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Food & Drink

From tiny cherries to giant heirlooms, use those ripe summer tomatoes

| Saturday, Aug. 18, 2018, 10:21 p.m.
Experiment with tomatoes of all shapes and size.
Experiment with tomatoes of all shapes and size.

Now is the time for tomatoes, friends. These are the summer days when you gawk at the rainbow of sizes and colors available and wonder which type you should buy for what dish.

“There’s nothing better than a perfectly ripe tomato, no matter what it is,” says Rich Landau, the chef and owner with his wife Kate Jacoby of plant-based restaurants Vedge, V Street and Wiz Kid in Philadelphia, and the new Fancy Radish in Washington.

“Worry less about which variety you’re getting,” he advises, and “buy the best tomato you can, whatever it is.”

Rob Weland, chef-owner of Washington’s Garrison, feels similarly.

“I think the best advice is always buy a large variety and have fun with them,” he says. “Don’t be afraid of crazy shapes and crazy colors.”

Small (grape, cherry, currant)

Landau recommends using the small tomatoes in a tabbouleh or other grain salad, something you might put together on a Sunday along with other crunchy vegetables, such as cucumber, and eat throughout the rest of the week

Another attractive option is to find clusters of small varieties still on the vine. Landau likes to sear them quickly in a very hot cast-iron skillet with some oil and salt, so that one side is charred while the inside remains raw.

You could even consider a gratin. Small tomatoes can make a lovely pasta sauce, too.

Plum or Roma

These oval-shaped tomatoes have less liquid and a higher proportion of flesh. Weland finds that they “just grow a little more intense.”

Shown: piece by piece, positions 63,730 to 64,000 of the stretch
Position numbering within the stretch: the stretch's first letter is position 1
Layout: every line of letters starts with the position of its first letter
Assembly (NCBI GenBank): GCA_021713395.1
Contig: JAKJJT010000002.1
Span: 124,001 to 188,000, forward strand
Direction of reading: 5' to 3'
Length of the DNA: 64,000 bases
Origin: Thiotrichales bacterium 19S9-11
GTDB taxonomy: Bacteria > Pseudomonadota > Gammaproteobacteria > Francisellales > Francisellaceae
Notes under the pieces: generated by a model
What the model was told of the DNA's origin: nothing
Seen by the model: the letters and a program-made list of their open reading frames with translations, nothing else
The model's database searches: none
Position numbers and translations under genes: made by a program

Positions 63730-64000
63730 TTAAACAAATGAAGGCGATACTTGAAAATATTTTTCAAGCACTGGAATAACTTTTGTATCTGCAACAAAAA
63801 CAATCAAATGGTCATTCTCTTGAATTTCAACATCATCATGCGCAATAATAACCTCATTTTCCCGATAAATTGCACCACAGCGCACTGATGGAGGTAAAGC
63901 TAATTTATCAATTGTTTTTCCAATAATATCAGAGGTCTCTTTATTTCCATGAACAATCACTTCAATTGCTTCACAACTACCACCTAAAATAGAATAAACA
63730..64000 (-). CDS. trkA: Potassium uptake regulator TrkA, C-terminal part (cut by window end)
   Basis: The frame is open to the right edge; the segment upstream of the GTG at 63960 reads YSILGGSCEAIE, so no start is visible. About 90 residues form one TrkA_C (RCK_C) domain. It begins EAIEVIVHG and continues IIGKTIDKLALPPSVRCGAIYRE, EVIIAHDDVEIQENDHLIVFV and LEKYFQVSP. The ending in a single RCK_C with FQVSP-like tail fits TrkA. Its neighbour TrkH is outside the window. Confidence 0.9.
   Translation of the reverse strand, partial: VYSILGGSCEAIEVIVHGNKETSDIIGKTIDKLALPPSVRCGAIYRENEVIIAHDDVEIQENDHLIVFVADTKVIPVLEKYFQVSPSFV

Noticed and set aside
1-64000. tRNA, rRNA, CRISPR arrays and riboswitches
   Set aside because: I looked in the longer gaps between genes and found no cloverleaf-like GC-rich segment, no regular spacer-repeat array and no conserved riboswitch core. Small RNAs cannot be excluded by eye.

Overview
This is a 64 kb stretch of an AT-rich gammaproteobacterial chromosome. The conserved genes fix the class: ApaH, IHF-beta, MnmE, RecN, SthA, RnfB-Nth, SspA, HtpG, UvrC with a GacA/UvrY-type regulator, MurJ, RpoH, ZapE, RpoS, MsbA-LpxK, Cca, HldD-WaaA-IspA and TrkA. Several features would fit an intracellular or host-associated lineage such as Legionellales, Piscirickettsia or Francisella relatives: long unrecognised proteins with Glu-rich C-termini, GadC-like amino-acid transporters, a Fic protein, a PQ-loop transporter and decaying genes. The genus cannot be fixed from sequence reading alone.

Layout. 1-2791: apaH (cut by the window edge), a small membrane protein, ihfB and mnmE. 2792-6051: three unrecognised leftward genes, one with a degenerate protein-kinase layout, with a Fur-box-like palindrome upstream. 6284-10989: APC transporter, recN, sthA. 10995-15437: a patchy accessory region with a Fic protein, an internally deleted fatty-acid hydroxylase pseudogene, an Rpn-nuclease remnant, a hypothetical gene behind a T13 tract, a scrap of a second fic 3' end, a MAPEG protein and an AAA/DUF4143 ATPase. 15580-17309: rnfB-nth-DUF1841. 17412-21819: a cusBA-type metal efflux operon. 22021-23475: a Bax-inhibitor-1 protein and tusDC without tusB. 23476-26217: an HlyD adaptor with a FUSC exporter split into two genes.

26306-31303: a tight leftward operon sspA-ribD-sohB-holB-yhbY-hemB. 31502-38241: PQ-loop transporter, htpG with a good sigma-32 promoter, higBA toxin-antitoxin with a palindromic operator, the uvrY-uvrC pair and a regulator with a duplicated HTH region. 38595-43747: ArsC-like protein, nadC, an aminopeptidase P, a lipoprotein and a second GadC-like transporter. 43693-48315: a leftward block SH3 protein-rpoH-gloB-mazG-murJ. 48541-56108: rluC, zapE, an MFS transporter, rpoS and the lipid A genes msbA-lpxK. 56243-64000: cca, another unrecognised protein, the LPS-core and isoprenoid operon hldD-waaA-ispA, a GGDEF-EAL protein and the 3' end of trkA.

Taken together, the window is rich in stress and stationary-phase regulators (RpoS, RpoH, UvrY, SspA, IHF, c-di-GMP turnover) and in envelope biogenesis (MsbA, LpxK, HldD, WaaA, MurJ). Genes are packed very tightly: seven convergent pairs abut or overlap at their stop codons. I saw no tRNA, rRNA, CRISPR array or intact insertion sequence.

For those reasons, these varieties are favorites for tomato sauce or tomato paste.

Weland suggests cooking down the tomatoes to form a quick tomato paste that can be stored in small amounts in the freezer.

Another ideal use for plum or Roma tomatoes is gazpacho. You get the benefit of strong flavor without a lot of water.

Large non-heirloom

Including beefsteak and other “slicing” varieties, this is probably the type you think of when you imagine a big, juicy BLT.

“I don’t like to manipulate them very much,” Weland says. He most enjoys eating them warm off the vine (if only!), with extra-virgin olive oil and salt.

Or serve them with some grilled bread, with or without a milky burrata or mozzarella.

These more firm-textured varieties are also ideal for making your own salsa. Or hollow them out, stuff and roast. If the tomato is really excellent, you can serve the stuffed tomato raw, too.

Heirloom

Weland says they’re especially suited to a simple salad with shaved red onions, garlic, red wine vinegar and good cheese.

Landau’s favorite varieties are Cherokee Purple and Green Zebra. One way Landau likes to treat heirlooms is by cutting and salting them, which gets you dense, flavorful slices and an equally delicious “tomato water” released by the fruit that you can use in gazpacho, salad dressing or as a soak for thinly sliced zucchini.

You can also thinly slice heirloom tomatoes for a kind of carpaccio, using several different colors laid on a plate and covered with chopped chives, shallot, oil, salt and sherry vinegar. Let it rest for a bit to allow it all to meld.

Even easier: Toss chopped tomatoes with pasta, olive oil and salt for a quintessential summer dish.

Hit the farmers market

The best place to sample all these wonderful tomatoes is, of course, the farmers market. One money-saving trick is to look for or ask about seconds, which have some sort of physical defect that prevents them from being put out with the regular display.

Vendors may offer them at a discount, and they’re great when you want a large quantity of tomatoes where appearance won’t matter, in a sauce, for example. Or maybe you don’t care if your salad tomato is a bit dinged up or funky-looking.

Regardless of appearance, the flavor will be great. With any great-tasting tomato, though, it’s best not to overdo a dish and bury the star ingredient.

“It’s got so much to say, so why not let it speak for itself?” Landau says.

Becky Krystal is a Washington Post writer.

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